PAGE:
So, I gave up (temporarily) my New York City life for a new one in Sydney, Australia.
My arrival in Sydney was safe, but not uneventful. Sometime after take-off, the entire plane was awakened to learn that we would be spending the night in Vancouver, Canada…not part of the plan, at all. It had something to do with a sick pilot and a crew that would be working overtime even if we could find a replacement pilot somewhere. So we were all bused to a Marriott hotel in Vancouver at 3a. This added 36 hours to my already 36 hours of travel. I arrived in Sydney happy but wearing clothes I’d had on for three long days.
The upside of this change in plans is that I arrived at the Sydney airport at the same time my sister, Phyllis, did who was joining me to help kick off this new adventure, so we were able to travel together to my new temporary apartment. It was great having her with me as we learned to navigate this awesome city together.
I was lucky enough to find an apartment in Milson’s Point almost immediately and it seems perfect. It’s a 10-15 minute walk to my office and is surrounded by every kind of transportation I can ever imagine needing: the bus, train, ferry, a taxi stand, and GoGet (their version of ZipCar) are all steps away from my apartment. As is the Sydney Harbour Bridge. It couldn’t be more perfect. And the view.
Sydney is just beautiful. I walk around this city in awe that this is now my life. It’s like I’m just bopping along and look up and am gobsmacked by yet another beautiful scene.
Now that I’m all settled, my next order of business is to get a social life. Much easier said than done, especially for someone like me. I’m an introvert, though most people don’t know that and they just think I’m unfriendly. So, on the recommendation of my good friend, Heather, I decided to join a few social groups. (Heather is my inspiration for taking on this Sydney adventure. Five years ago she upped and moved from New York to Dubai, by herself, and has made quite a nice life.)
I joined InterNations Wild Women on Top (hikers, not porn stars), and Meetup. I even joined Tinder. I’m not all that excited about any of them, though I’ve had nice outtings with all of them. My not being excited has nothing to do with the groups and everything to do with me and being surrounded by people I don’t know. I assume (hope) I’ll get over that at some point as I do more with them. What I do miss is hanging out with really solid friends and not just people I kinda know. Of course, building friendships takes time.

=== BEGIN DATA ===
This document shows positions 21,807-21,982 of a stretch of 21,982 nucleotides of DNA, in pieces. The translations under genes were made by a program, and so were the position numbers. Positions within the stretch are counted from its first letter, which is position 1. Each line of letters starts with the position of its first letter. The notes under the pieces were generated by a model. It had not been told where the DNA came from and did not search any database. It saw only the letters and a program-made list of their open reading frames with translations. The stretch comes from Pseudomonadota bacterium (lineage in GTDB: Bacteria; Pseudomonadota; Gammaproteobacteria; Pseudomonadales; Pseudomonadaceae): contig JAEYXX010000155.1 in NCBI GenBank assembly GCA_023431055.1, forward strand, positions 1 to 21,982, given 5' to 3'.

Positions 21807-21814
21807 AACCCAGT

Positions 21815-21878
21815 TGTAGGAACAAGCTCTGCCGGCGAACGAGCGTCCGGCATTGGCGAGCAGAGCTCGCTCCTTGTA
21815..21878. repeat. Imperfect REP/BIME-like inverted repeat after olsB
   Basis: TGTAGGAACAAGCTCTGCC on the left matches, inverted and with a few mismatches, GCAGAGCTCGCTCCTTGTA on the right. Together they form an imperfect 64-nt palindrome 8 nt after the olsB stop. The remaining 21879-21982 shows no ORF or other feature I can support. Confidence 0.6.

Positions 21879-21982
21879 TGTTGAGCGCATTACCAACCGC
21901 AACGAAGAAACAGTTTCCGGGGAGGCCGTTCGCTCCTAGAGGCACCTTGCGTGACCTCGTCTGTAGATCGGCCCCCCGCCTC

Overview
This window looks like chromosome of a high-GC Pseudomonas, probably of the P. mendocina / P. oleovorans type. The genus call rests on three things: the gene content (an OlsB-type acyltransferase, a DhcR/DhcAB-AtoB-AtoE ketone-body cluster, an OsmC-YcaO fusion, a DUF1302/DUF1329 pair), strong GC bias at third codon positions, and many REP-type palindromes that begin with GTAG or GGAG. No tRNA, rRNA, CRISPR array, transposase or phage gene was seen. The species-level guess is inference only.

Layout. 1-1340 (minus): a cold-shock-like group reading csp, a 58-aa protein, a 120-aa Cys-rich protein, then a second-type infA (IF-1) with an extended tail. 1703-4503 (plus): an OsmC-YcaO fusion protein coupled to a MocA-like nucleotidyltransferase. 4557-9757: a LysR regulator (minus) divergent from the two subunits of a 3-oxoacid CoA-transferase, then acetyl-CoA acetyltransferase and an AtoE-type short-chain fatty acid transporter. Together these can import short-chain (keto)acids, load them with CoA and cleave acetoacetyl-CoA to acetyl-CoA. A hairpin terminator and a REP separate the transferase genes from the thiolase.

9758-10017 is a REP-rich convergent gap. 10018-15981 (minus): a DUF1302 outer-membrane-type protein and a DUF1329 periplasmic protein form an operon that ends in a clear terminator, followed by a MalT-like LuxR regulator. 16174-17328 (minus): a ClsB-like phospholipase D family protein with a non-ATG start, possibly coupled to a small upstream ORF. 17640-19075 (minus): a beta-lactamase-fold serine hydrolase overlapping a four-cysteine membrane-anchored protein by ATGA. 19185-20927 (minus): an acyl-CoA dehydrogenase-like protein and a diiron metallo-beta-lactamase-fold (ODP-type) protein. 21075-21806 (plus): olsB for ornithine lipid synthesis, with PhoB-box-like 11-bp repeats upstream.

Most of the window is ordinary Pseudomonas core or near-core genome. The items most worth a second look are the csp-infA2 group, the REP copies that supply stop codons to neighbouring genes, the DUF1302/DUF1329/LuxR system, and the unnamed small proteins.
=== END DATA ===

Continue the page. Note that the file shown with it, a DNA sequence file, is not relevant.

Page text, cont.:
In the meantime, I had lots of fun last weekend joining a new friend (well, acquaintance, really) at Sculptures by the Sea, an international art show at Bondi Beach where sculptors from around the world display their work. Like everything else here, it was beautiful.
It’s funny. One of the people that I miss the most is this kid who lived down the hall from me. From the time she could walk, she would toddle down the hall by herself (sometimes at her parents’ urging, I’m sure), knock on my door and hang out for however long she felt like it. I think I miss her most because it’s the one relationship it’s hard to sustain. With all my other (grown-up) friends, we stay in touch via text, Facebook, email, FaceTime/Skype, and Words with Friends. That’s not quite possible with a four-year-old…though we try, using her mom as an intermediary. She’s really not all that interested in talking with me thru FaceTime, though.
Being in a new country and culture takes getting used to, of course. I’m enjoying noticing the small things that remind me I’m in a new place. A guy I met took me driving last weekend because I need to get comfortable driving on the “wrong” side of the street. Unlike most of the world, Sydney drivers (and the Brits) sit on the right side in the car and drive on the left side of the street. I did pretty well, only once driving up on a curb when I turned!
A few other little US vs AUS things I’ve noted:
- Renters have to bring their own appliances. Having to buy my own refrigerator and washing machine makes no sense to me. I keep thinking about what I’m supposed to do with them when I return to the US in two years. (Selling them feels like it’ll be a real PIA).
- We pay for condiments. Even though ketchup naturally goes with fries and ginger with sushi, many restaurants charge for this.
- There are really nice public bathrooms…everywhere. You can even go into a restaurant or store and use their bathroom without buying anything. Just try that in NYC (except maybe at Starbucks and McDonald’s who are friendlier in this regard).
- They greet each other with “how ya going” (not “how ya doing”). It took me a minute to realize that the proper response is “I’m fine” and not “…walking to the store”.
- Australians can’t be bothered with saying the whole word, so they shorten them. Breakfast is brekkie, McDonald’s is Maccas, afternoon is arvo (I don’t understand that one), air conditioner is air con, football is footy, chewing gum is chewie…and so on. Every word seems to have a diminutive version.
- And this. Getting these confused could result in a really interesting conversation.
I am excitedly looking forward to the next couple of weeks, which will have me celebrating my birthday, some version of Thanksgiving (not a holiday here), Christmas at the beach, and Sydney’s world-renowned New Year’s Eve fireworks..all Aussie style.